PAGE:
Visiting the 100-year-old Chauk Htat Gyi Pagoda in Yangon, Myanmar

Close up view of Chauk Htat Gyi Buddha Image
Close up view of Chauk Htat Gyi Buddha Image – photo by Grace

Of the thousands of pagodas and temples in Myanmar,  Chauk Htat Gyi Pagoda (also spelled Chauk Htet Gyi) stands out because of its famous huge reclining Buddha. The pagoda is located on Shwe Gone Dine Road, Bahan Township, in the North of Yangon.

The site is probably the second most popular tourist site in Yangon after the Shwedagon Pagoda. Chauk Htat Gyi means “great six layers” in Burmese  – so the pagoda in name and size surpasses the nearby Ngar Htat Gyi Pagoda which is the five layers pagoda!

In the land of gilded golden pagodas, many Buddhist religious sites can be seen glinting from afar, but unlike others, Chauk Htat Gyi Pagoda is less visible and you could easily pass the place if you didn’t know it was there. Although positioned on high land, most parts of the building are covered with trees.

The reclining Buddha image took 8 years to complete. Originally facing North-West and actually in a seated posture, the design was changed after initial construction issues. The original patron/donor U Bo Thar had an ambition to make it a world-famous landmark, but since the original work in 1907, successive damage and construction problems led to a change of approach. In 1953, Sar U Thwin took charge, enlarging the Buddha image, reconstructing in a reclining posture facing East. The site’s sacred relics and precious gems are installed inside the Buddha head and cushion under the arm.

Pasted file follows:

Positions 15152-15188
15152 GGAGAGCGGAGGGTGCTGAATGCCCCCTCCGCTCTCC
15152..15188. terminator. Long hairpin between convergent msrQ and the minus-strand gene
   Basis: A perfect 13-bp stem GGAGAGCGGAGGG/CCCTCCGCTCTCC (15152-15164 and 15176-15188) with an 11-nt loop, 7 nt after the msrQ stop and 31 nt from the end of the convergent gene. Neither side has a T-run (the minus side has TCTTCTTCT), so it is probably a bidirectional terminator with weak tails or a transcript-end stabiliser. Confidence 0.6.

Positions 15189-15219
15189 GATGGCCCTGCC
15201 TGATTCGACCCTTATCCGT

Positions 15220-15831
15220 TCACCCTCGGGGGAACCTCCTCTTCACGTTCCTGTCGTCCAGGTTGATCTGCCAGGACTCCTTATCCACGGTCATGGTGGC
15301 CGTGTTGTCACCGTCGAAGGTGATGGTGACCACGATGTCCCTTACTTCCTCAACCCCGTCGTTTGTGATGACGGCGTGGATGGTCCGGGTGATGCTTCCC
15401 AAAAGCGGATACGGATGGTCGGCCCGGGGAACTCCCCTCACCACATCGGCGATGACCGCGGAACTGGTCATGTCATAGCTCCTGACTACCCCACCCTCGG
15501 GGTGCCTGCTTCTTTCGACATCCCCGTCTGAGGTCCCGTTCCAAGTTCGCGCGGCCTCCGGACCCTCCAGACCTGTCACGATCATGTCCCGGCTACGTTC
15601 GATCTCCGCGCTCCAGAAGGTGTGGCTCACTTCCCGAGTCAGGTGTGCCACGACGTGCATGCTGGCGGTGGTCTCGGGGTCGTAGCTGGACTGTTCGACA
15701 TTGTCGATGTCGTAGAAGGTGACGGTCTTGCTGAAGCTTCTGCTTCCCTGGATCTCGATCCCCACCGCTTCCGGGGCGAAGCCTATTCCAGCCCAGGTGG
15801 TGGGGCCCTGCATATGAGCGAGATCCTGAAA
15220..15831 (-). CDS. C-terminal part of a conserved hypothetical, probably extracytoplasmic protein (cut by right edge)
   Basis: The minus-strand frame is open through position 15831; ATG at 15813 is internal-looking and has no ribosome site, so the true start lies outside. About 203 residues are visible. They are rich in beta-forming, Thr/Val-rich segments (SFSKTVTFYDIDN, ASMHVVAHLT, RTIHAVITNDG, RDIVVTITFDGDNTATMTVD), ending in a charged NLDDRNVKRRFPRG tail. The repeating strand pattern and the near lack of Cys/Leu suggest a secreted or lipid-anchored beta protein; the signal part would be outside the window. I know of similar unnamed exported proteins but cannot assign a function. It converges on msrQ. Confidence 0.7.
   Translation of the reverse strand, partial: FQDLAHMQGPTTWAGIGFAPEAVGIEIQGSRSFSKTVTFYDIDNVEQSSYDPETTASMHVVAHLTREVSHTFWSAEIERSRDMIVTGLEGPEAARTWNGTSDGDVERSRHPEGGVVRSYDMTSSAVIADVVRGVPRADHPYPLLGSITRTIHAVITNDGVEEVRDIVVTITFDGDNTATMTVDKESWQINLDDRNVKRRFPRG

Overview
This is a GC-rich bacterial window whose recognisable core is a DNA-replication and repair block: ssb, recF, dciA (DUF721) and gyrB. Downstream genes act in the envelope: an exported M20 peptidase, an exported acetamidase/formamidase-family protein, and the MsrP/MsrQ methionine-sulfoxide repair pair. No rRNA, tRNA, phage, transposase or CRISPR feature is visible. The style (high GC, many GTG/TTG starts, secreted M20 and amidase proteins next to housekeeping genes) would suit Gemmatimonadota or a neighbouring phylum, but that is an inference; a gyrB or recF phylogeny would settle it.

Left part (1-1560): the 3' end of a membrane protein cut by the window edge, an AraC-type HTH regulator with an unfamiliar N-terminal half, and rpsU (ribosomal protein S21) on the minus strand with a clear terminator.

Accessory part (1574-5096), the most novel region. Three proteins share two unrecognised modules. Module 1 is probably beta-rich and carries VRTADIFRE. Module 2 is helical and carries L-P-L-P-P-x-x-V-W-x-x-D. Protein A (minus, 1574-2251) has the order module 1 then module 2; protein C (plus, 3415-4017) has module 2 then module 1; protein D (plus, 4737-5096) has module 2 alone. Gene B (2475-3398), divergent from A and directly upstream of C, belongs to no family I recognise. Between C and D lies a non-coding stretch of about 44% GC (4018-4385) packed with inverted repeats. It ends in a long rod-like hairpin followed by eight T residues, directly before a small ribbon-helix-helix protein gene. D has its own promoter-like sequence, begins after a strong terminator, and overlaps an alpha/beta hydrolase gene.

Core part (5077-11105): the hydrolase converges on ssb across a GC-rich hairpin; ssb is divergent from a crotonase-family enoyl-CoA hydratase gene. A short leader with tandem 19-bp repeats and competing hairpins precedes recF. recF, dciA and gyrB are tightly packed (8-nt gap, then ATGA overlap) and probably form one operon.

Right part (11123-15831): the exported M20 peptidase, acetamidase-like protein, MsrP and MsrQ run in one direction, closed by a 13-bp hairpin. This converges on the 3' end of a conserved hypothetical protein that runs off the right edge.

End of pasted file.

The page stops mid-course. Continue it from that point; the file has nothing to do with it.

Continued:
Indoor view of the reclining Buddha image at Chauk Htat Gyi
The reclining Buddha Chauk Htat Gyi is the best known large image in Yangon – photo by Grace

The Buddha image we can see today is almost 66m long and 17m high, and there are 108 auspicious signs displayed for visitors. The Buddha image is housed under the large metal roof and well maintained.

There is a visitors’ car park right in front of archway to the building. Shoes must be taken off before entering the portico or just left in your car which is the better option! Every day at least 500 people visit the pagoda including many visitors from overseas. Even so, the place is calm, and full of pleasant people coming to practice meditation, to wipe away stress and brighten the inner peace.

Man praying at Chaunk Htat Gyi
Buddhists praying and meditating in front of Chauk Htat Gyi Buddha Image – photo by Grace

This simple and harmonious pagoda is surrounded by several Buddhist monasteries. Most tourists don’t go around the compound, but there is actually much more to see than the one huge reclining Buddha. Behind the Buddha head, there is a place where you could see Ngar HtAt Gyi Pagoda gateway clearly and the view of Shwedagon pagoda from far. If you’re a photographer don’t miss it!

There is a long hallway near the car park with many souvenir shops and exhibits. In the shops you can buy wooden hand-made gifts, traditional bags, puppet toys, and some lacquer wares. A popular item to bring back home as gift from Myanmar is a wooden catapult!

For public transportation, the bus lines to Chauk Htet Gyi include: No. 34, 38, 48, 50, 174, 235, 245 and 255. To avoid going in the wrong direction, check the signs first or ask people around the bus stop. The bus fare only costs MMK 200 but most of the time will be crowded. By taxi it should be between MMK 2500 to MMK 3500 depend on how far it away you start from.

The best time to visit the pagoda is between 2 to 4 pm in the afternoon.